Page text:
The Costliest Mistake Job Seekers Make

In 2006, my one-year teaching contract ended and I decided to find a corporate job. Piece of cake, I thought. After all, I’d just taught Shakespeare to college students.

Boy, was I wrong.

Three months and only one job interview later, I was still unemployed. This was especially nerve-wracking as I was a recently divorced mother of two. Desperate times called for desperate measures. I contacted my local state employment program and joined a job search club to help me figure this whole “job search thing” out.

That decision changed everything. Within 3 months, I received 2 offers in one week.

Colorful nesting boxes on blue sky

I credit a job search community for not only shortening my job search, but transforming it. According to job search expert Orville Pierson, joining a community of fellow job seekers can reduce your search time by 20%. That turns a 5 month search into a less-costly 4.

Here are the benefits:

You will learn tricks.

I was clueless about how to conduct a productive job search: I didn’t know about elevator speeches, informational interviews, and personal branding. Say what? Explain my “value proposition” in 30 seconds? Speak to complete strangers to “exchange information?” What was this strange language that flowed off of everyone’s tongue but mine?

Before long though, I learned the art of job search by being immersed in a job search culture with fellow job seekers. The state employment program and job club community taught me practical action steps that increased my interview rate. In fact, during the final week of my search, I had 3 interviews in one day. (I don’t advise this, by the way!)

You will receive vital feedback.

While attending the free workshops offered by my local state employment program here in Indiana, WorkOne, we often divided into pairs, and gave each other feedback when rehearsing our STAR stories. Several people told me, “Pare it down. Get to the point faster.” I needed to learn to be more concise.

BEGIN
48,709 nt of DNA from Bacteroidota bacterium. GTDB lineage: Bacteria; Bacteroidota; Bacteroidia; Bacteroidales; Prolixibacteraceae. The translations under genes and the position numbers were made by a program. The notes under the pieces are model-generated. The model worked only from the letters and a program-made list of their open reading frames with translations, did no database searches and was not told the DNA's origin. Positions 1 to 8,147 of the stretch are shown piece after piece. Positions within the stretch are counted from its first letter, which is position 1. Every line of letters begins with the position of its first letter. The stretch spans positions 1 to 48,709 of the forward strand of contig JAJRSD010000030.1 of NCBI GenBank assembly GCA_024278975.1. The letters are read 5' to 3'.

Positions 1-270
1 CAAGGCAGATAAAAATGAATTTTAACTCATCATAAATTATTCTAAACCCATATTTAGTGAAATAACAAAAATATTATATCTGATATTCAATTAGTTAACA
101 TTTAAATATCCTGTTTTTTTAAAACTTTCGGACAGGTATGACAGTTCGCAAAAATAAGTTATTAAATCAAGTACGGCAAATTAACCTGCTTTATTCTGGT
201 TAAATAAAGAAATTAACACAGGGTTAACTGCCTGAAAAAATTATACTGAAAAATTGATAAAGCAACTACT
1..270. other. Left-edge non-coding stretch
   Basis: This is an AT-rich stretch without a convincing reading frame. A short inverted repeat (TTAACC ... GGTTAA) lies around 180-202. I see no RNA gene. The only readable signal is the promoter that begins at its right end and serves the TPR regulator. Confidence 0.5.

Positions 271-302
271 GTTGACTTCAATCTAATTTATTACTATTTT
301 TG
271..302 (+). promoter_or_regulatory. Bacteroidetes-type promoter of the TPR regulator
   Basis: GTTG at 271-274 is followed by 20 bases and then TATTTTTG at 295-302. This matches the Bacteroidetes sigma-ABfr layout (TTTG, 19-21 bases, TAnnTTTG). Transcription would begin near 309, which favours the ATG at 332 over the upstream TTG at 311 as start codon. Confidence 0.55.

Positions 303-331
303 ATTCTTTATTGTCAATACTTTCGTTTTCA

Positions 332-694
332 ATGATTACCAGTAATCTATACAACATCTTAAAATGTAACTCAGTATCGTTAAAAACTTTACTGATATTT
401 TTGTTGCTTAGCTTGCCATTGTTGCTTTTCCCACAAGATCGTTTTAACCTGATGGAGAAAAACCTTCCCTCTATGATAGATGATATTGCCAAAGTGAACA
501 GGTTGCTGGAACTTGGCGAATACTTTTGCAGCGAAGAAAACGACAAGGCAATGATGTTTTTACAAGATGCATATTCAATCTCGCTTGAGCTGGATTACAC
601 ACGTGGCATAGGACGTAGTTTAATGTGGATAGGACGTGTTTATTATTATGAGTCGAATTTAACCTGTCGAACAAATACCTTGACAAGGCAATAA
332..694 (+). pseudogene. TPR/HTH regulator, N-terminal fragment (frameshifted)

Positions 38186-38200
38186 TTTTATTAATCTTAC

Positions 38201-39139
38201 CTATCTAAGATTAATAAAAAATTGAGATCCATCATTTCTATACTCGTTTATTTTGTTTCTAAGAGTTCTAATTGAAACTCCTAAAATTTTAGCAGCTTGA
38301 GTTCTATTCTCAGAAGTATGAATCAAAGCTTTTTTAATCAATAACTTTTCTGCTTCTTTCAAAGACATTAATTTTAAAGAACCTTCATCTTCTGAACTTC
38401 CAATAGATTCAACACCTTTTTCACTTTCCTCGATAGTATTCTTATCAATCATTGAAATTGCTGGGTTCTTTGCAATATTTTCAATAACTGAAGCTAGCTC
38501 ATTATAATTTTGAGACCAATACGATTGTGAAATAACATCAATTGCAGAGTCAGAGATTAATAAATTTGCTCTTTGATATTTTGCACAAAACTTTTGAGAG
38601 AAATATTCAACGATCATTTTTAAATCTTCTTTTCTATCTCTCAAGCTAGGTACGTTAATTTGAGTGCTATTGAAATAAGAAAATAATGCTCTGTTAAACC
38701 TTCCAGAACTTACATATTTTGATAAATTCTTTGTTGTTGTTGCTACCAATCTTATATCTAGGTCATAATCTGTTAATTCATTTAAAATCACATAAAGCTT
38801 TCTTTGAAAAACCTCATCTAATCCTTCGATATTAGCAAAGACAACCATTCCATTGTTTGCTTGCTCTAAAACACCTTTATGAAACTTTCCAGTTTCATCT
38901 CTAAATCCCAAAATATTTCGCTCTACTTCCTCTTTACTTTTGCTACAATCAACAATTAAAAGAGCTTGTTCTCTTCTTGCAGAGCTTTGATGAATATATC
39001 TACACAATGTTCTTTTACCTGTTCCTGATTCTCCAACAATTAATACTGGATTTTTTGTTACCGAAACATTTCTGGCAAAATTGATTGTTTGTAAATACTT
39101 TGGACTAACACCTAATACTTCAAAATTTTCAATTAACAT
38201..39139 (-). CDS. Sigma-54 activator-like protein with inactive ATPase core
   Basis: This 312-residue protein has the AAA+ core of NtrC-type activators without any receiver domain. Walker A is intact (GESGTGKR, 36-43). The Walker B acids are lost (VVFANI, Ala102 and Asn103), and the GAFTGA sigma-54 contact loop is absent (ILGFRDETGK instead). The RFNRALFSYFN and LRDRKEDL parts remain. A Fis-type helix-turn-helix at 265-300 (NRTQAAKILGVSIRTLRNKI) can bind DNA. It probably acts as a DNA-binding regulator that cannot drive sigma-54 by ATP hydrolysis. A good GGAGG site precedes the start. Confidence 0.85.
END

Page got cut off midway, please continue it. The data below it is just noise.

I had a choice: Feel humiliated or grateful. I chose gratitude and adjusted my behavior. The feedback you receive won’t just make you a better job seeker, but a better employee. Without community, you miss out on vital information that will shorten your search.

Today I meet many job seekers who self-sabotage themselves, unaware of how ineffectively they come across to others. If you find yourself in a protracted job search, find someone to practice interviewing with and be open to feedback. The advice shared may be the magic bullet needed to shave weeks off of your job search.

You will gain dozens of accountability partners.

Having a group of kind, like-minded faces peer back at me each week helped me stay positive and hopeful. Plus each week, those who’d been in the trenches awhile beamed in triumph with news of landing a job. All of us were eager to hear them tell their job search success story.

I credit those alliances with fueling my job search momentum. We all reported our progress each week, heard feedback when we’d stumble, received praise for risking. I always left each meeting with new ideas to try. Early on someone offhandedly suggested I add a line of praise from a Reference letter to the top of my resume. I started landing more interviews as a result of that piece of advice.

You will gain confidence.

My confidence took off after I joined community. Because the career coaches and job club facilitators stress face-to-face activities like networking and volunteering, I practiced honing my message with each new person I met. I quickly learned what made people light up with interest, and what made their eyes glaze over. (Hint: People light up when you listen well and demonstrate succinctly how you can resolve their business pain).

As my confidence increased, my number of interviews increased. Like anything you practice daily and are committed to, you improve.

Conducting an effective job search is not instinctive. Most people fall back on the default strategy of applying to job boards. Sadly, that strategy has run its course, and most often leads to a frustrating dead end. (Job boards were my “go to” during my first 3 months. Remember? ONE interview!).  When I learned the actual skills needed to conduct a productive job search, the tide turned in my favor. Learning these skills in the arms of a supportive community made that challenging period of my life so much easier.

To find a state-funded Employment Center near you, click this link: Career OneStop Job Center, and enter your city, state or zip code in the “Location” cell, and click Search. Good luck!

Image: Depositphotos@frenta

Julie Bondy Roberts, MA, GCDF is a LinkedIn™ Profile Writer and LinkedIn trainer. She is the founder of Coming Alive Career Coaching. To learn more about LinkedIn™ Profile Makeover packages & training your group or organization on growing your business through LinkedIn, contact Julie at You can also follow Julie on Twitter and Facebook.

I hope you found some helpful information here today. If you did, be sure to share this article with your connections. They will definitely appreciate your thoughtfulness.

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